Key takeaways

  • Malcolm Turnbull’s new Digital Transformation Office to enforce a user-centred, digital approach to government services.
  • Canberra seeking to nurture a more “permeable ecosystem” for innovation.
  • Citizens and private sector look set to be engaged more closely in government problem-solving.

At the end of January, Communications Minister Malcolm Turnbull announced that the Australian government was set to be transformed by a new approach to service delivery.

Turnbull explained that his newly established Digital Transformation Office (DTO), which sits within the Department of Communications, would leverage the power of digital technology to enable innovation, improve productivity and change the way in which the government and its citizens interact.

This week, we saw the first tangible artefacts of this new agency with the launch of a website, Twitter account and YouTube channel.

Its Acting CEO, David Hazlehurst, introduced the Interim DTO with a short video – presumably it will lose the ‘interim’ moniker once the CEO position has been filled, which was advertised on 2 April.

Hazlehurst kicked off the government’s “digital transformation journey” on Tuesday by releasing the first phase of its Digital Service Standard, a set of criteria that government departments must meet before launching any digital services. The DTO has invited feedback on this criteria, saying it will be continually improved to reflect best practice.

The Digital Service Standard reflects the rhetoric of Turnbull in recent weeks that the new direction for Australia’s government services is to focus firmly on the customer, breaking down traditional, siloed ways of working in order to provide a compelling and seamless experience for its citizens.

As Turnbull noted in The Australian this week:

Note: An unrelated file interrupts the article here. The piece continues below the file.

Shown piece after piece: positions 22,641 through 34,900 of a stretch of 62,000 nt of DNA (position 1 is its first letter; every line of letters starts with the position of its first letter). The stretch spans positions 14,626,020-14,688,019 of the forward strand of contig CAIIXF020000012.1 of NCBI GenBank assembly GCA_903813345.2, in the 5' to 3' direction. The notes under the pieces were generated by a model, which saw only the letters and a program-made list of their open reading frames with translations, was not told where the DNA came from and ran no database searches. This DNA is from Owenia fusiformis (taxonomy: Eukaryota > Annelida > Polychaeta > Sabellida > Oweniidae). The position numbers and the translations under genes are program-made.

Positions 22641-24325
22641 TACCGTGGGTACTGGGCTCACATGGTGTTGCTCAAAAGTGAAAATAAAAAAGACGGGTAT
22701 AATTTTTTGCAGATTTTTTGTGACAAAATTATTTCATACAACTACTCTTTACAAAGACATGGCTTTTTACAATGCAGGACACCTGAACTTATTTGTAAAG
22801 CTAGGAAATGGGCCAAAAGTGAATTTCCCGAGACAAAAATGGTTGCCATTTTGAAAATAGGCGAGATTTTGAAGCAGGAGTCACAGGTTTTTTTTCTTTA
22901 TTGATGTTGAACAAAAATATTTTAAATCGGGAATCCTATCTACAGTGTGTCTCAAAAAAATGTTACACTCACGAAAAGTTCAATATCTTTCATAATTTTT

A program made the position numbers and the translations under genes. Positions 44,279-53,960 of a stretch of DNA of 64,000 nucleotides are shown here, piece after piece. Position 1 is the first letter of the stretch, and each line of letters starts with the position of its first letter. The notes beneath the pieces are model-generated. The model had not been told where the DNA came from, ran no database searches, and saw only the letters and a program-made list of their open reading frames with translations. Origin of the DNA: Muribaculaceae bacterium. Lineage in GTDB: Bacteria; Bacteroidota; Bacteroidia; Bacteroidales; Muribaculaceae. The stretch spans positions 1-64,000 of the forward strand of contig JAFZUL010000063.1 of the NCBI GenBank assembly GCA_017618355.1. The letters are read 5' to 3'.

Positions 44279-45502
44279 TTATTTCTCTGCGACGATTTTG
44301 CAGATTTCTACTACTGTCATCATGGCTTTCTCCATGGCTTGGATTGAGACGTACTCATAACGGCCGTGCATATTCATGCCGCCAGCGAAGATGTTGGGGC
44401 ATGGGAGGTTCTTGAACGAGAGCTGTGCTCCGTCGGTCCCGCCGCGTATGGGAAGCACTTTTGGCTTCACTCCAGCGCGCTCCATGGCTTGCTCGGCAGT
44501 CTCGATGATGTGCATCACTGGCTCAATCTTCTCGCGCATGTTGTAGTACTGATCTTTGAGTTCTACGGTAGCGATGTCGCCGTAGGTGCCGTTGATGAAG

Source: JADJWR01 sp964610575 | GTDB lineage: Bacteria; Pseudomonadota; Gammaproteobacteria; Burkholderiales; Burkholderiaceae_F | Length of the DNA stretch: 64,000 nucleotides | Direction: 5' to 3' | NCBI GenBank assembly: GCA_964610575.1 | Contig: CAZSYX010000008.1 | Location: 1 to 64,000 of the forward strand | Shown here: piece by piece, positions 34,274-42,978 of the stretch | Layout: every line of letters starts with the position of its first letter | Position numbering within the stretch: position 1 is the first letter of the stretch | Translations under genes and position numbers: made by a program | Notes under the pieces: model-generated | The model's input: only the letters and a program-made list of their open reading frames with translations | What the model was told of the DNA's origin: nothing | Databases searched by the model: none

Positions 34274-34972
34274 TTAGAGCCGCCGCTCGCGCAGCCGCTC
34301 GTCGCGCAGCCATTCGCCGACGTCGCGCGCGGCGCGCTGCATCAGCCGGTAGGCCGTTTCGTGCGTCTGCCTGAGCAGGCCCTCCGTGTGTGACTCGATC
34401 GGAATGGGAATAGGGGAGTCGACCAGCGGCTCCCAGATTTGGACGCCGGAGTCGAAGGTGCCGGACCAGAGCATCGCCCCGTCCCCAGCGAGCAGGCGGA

“The approach of governments to date has been to tell citizens ‘there’s a form for that’. Well, it’s time they start saying ‘there’s an app for that.’”

Under its new Digital Service Standard, government agencies will be expected to build services around user needs, incorporating research into defining what those needs are, and designing services with digital delivery as the focus. Agencies must provide ongoing assurance that the “service is simple and intuitive enough that users succeed first time unaided.?” The service must also be built using agile and iterative methods.

Another notable aspect of the DTO’s philosophy is its apparent drive to move towards an open innovation approach and step away from traditional procurement models by inviting the private sector to assist in solving government problems.

Speaking to public sector news site The Mandarin, Hazlehurst said: “We have been thinking about how to establish something that is of government and in government, but very much connected with private sector thinking, skills ideas, and needing to operate in and nurture an ecosystem that is far more permeable than most will have experienced to date. […] Now we want to create opportunities for external engagement — with state governments and the expert community who are keen to engage.”

 

Contributor

Tan Allaway

Tan Allaway is the editor-in-chief of PwC’s Digital Pulse.

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